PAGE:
Jeff Monson supports Occupy movement
“We’re suppose to have a democracy, which means rule by the people,” mixed martial arts fighter Jeff Monson told RT. What America has however, as made clear this week by hundreds — if not thousands — of protesters airing their grievances with Congress, is a vote bought by corporations and unrepresentative of the people.
“We didn’t want to be in Iraq — we were misled; and Afghanistan . . . they aren’t doing the things that we want to do,” said Monson, a self-declared anarchist and professional athlete. Instead, he said, Congress is just a “joke.”
“It frustrates me a lot,” said Monson. Rather than a voice representative of the American people, the US is instead offered with, as he put it, millionaires and billionaires that don’t represent the rest of the country. Instead, rather, “they represent the corporations and the mass media,” said Monson.
While Magnum might be just one American angry at the corporate buyout of the House and Senate, he is just a small sample of money, as made evident by Tuesday’s Occupy Congress demonstration in Washington. Even in wintery Washington weather, demonstrators came out in droves to protest.
Four months after the Occupy began, however, will the movement move on?
Reflecting on how the movement has changed since it began in Lower Manhattan, Monson said that the seed has been planted as far as how the rest of the Occupy protests will take form. People have taken to the streets across the world, Monson recalled, and four months later, they are still doing so. It will take more to make the movement get stronger though, he stressed, and as more people are irritated with the conditions of America, he thinks that that is a certainty.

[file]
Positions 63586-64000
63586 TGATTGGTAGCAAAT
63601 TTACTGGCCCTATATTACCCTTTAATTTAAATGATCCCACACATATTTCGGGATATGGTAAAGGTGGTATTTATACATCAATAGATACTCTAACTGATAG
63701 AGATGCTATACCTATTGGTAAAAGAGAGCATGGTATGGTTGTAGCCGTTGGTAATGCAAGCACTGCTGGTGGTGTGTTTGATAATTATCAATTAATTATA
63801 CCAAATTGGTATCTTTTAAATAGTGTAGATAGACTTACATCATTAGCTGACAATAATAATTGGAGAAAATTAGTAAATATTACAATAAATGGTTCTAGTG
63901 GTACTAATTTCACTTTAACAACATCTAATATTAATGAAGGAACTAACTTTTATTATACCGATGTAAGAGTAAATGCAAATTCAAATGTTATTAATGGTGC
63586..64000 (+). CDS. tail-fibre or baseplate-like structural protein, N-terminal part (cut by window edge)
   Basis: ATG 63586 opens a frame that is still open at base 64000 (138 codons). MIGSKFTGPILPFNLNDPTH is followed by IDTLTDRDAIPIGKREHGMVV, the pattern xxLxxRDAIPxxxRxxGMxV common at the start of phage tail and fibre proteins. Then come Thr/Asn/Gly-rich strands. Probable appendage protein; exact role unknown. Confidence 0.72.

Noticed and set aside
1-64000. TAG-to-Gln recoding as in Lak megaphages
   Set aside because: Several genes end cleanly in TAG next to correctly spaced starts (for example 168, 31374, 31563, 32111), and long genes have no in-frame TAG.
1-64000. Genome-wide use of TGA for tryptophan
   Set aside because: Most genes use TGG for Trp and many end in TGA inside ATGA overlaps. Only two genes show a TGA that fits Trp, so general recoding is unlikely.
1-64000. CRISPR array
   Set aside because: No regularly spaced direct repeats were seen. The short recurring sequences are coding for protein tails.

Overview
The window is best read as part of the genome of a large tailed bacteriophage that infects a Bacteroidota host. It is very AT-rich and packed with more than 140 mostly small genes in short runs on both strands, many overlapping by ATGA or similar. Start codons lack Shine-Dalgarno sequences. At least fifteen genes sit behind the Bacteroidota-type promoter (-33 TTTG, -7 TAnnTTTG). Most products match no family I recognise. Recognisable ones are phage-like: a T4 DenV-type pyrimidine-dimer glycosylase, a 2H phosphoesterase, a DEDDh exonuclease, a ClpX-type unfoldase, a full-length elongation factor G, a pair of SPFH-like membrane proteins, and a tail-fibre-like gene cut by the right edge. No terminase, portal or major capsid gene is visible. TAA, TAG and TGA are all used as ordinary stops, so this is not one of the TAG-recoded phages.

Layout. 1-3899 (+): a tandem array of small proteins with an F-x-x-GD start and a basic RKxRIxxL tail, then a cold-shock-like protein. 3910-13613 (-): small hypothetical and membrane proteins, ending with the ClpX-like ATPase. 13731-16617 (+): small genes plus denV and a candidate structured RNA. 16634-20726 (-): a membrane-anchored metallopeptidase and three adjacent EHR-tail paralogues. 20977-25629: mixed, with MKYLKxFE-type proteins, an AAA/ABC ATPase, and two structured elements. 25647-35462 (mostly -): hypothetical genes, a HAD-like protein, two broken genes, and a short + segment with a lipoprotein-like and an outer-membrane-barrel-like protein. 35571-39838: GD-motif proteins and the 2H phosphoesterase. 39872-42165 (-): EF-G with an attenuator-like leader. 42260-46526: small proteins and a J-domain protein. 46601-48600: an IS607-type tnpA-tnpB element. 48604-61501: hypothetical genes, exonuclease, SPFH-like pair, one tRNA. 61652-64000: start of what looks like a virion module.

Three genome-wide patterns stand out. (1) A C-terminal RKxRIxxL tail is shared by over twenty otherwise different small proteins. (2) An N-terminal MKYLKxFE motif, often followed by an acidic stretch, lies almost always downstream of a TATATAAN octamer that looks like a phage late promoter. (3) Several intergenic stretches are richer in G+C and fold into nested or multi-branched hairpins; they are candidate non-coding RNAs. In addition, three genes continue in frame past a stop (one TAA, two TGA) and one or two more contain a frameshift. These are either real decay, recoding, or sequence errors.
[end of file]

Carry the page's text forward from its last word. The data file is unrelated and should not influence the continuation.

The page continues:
“If you have a place that you’re living at right now, you’re barely making your bills . . . are you going to sacrifice that, potentially lose those things, to go protest?” asked Monson, who said that comfort is the only reason that more Americans haven’t joined their local Occupy encampments. “As more and more Americans are being discomforted by losing their jobs,” he added, “I think you’re going to see the movement grow.”
“We need a social change, not a political change,” said Monson. “The only way a social change is going to happen is if the masses, us, stand up and say we’ve had enough.” Those that represent the people aren’t affected to the same degree, said Monson, so “they’re not going to do it themselves.”
“The corporations, the government officials — they’re making money; they’re doing fine. They don’t have to worry about making their next mortgage payment,” said Monson. “We’re the ones that are worried about this. We’re the ones that need to step forward and make a change.” And as conditions worsen, believes Monson, more Americans will step up.
Meanwhile, the movement is still going strong weeks, if not months, after skeptics predicted its demise.
“Every little victory in the long run is going to make a difference,” said Monson. “It’s going to take little pushes and little victories here and there. We just got to push forward.”
Even those comfortable with current conditions should be supportive of the movement, he added, because while many Americans are in decent standing, the movement, while condemned by others, is only the latest example of civil disobedience waged to make things work better for the rest of the world.
“We’ve got to realize, all the changes that have ever been made — the civil rights movement, the unions — they all broke the law to make those changes,” said Monson. “At the time, they were demonized and seen as criminals . . . But not we look back and go, ‘Wow, we’re so glad they stood up to the way the system was.’”